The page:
Main topic :
Potential ecotoxicological impact of veterinary drugs
BERNY P. 1
1 Vetagro Sup, Marcy l'etoile, France
Veterinary drugs currently undergo a regulatory environmental risk assessment. The scientific litterature, however, shows that the use of drugs in animals may have detrimental impact on our environment. This presentation will highlight some of the issues recently raised.
Many papers describe the presence of residues of drugs in surface or undergound waters. It may be very difficult to assess the role of veterinary medicine for many of these residues. Nevertheless, some active ingredients are unique to veterinary medicine and raise several questions regarding their impact and the current risk assessment process.
Antimicrobials have been detected for many years in waters. We also detect them in manure used as fertilizers. Unfortunately, very little is known about their degradation and behavior in the environment. Suggestions are published for veterinarians for the appropriate management of animals with respect to environmental consequences.
Antiparasitic drugs are commonly considered as problematic drugs. Some, like avermectins, have been classified as PBT (Persistent, Biocumulative, Toxic) by the EU and are candidates for substitution. There is ample evidence that these drugs are toxic to invertebrates (mostly insects). Degradation of these drugs may take several weeks after a single administration. More recently, external parasiticides used in companion animals have been identified as potentially problematic : evidence of their presence in the environment has been documented in surface waters in the UK (fipronil, imidacloprid). The recent antiparasitic class of isoxazoline is also detected in feathers and hair used by birds to constitute their nest. We conducted specific kinetic studies and demonstrated that these drugs can be detected in the feces of treated animals for up to 3-5 months after a single oral or topical administration. Unfortunately, drugs used in companion animals are not evaluated for their environmental impacts and very limited information is available on the toxicity of these drugs to non taret species. Nevertheless, the limited information found shows this prolonged elimination may be detrimental for species like flies and dung beetles.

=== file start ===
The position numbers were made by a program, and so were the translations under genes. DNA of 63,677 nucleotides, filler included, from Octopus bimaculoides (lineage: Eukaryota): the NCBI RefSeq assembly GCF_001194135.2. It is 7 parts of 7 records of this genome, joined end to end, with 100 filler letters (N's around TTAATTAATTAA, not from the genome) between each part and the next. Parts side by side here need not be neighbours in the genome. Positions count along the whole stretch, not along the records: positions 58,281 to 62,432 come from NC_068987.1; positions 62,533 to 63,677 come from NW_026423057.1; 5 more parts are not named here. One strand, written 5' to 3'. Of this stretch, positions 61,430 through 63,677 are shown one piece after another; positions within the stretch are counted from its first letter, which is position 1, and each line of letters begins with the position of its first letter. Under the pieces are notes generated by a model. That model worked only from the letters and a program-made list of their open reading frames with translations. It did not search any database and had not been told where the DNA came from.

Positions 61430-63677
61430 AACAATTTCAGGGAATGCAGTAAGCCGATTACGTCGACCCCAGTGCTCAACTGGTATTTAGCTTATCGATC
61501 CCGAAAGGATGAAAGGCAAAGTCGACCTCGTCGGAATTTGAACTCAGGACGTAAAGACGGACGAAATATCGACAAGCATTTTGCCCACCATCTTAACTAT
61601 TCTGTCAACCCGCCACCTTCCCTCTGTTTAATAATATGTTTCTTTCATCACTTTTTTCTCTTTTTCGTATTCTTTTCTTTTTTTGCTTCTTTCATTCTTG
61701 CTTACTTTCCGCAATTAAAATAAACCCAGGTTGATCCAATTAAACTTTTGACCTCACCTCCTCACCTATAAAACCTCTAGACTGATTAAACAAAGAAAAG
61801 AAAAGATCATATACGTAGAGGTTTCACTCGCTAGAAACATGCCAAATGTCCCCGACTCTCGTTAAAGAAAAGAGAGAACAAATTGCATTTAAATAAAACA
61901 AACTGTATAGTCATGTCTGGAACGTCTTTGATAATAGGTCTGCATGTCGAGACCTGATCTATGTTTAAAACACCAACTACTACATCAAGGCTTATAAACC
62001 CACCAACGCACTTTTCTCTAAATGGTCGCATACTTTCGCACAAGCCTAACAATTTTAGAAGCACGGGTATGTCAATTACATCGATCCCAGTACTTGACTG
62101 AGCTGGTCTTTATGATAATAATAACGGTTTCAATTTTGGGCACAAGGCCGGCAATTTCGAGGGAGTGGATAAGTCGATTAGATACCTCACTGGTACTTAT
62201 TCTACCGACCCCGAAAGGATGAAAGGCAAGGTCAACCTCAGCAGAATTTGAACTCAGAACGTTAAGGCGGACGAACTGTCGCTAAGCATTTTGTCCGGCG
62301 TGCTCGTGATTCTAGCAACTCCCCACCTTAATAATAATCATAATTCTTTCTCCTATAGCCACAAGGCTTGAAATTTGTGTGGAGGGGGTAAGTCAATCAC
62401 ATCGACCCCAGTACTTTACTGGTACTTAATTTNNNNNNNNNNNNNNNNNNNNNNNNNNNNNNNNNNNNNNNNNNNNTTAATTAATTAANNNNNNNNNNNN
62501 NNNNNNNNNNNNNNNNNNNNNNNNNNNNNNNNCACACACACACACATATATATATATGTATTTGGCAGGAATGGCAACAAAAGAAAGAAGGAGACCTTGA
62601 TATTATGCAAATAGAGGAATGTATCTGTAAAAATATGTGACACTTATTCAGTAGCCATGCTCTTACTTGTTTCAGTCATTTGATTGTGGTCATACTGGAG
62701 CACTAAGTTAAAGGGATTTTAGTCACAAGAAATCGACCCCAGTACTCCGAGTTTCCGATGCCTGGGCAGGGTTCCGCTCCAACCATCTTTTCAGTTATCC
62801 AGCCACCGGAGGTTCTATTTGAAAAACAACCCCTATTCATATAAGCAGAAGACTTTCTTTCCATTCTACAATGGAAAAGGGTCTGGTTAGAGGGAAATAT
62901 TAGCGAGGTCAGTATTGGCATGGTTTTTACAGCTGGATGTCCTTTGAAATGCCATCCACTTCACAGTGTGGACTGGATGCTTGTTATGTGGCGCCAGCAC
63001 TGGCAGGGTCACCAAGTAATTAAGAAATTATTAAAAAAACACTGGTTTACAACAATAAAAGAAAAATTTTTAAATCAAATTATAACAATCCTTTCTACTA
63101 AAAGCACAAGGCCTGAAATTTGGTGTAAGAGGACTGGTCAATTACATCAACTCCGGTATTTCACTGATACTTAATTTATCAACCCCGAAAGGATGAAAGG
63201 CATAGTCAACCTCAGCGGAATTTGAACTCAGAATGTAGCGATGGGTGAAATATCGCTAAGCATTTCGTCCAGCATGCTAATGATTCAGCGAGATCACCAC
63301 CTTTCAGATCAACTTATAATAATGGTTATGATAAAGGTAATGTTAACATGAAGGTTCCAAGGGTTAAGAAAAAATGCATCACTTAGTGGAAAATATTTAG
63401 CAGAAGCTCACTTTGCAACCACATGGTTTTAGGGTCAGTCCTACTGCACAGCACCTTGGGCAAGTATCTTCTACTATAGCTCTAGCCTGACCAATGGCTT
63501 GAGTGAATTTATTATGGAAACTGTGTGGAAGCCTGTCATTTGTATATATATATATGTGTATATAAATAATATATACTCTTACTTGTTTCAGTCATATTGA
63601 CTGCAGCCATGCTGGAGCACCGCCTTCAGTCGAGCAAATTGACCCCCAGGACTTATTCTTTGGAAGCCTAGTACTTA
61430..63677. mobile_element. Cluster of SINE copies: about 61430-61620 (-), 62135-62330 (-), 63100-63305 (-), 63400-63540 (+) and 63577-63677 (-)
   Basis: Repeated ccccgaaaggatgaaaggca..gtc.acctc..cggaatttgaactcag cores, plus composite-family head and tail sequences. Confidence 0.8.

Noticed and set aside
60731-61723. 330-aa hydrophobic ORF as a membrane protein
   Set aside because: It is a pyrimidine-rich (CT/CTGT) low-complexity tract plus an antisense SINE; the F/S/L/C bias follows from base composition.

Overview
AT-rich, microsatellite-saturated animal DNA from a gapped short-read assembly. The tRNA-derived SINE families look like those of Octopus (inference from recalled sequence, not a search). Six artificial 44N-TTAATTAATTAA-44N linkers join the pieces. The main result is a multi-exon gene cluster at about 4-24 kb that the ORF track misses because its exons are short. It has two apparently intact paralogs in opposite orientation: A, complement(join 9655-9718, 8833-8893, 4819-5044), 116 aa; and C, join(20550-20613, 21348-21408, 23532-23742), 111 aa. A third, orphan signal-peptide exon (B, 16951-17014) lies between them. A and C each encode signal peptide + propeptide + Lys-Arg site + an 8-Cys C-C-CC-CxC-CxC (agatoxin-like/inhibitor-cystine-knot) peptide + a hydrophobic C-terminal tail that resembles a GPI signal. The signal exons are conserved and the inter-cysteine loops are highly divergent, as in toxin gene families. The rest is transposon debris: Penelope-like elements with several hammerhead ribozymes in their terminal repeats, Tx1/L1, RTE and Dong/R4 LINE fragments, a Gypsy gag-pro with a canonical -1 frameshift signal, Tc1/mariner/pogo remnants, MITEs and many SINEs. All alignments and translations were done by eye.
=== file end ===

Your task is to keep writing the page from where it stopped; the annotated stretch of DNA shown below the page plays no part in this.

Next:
It appears, also, that chemotherapeutic agents are highly toxic in the environment and can be dected but very little is done to adjust the regulatory requirements to the chemical, toxicological or biogical characteristics of these drugs.
These findings suggest that it may be advisable to engage revision of the current environmental risk assessment for veterinary drugs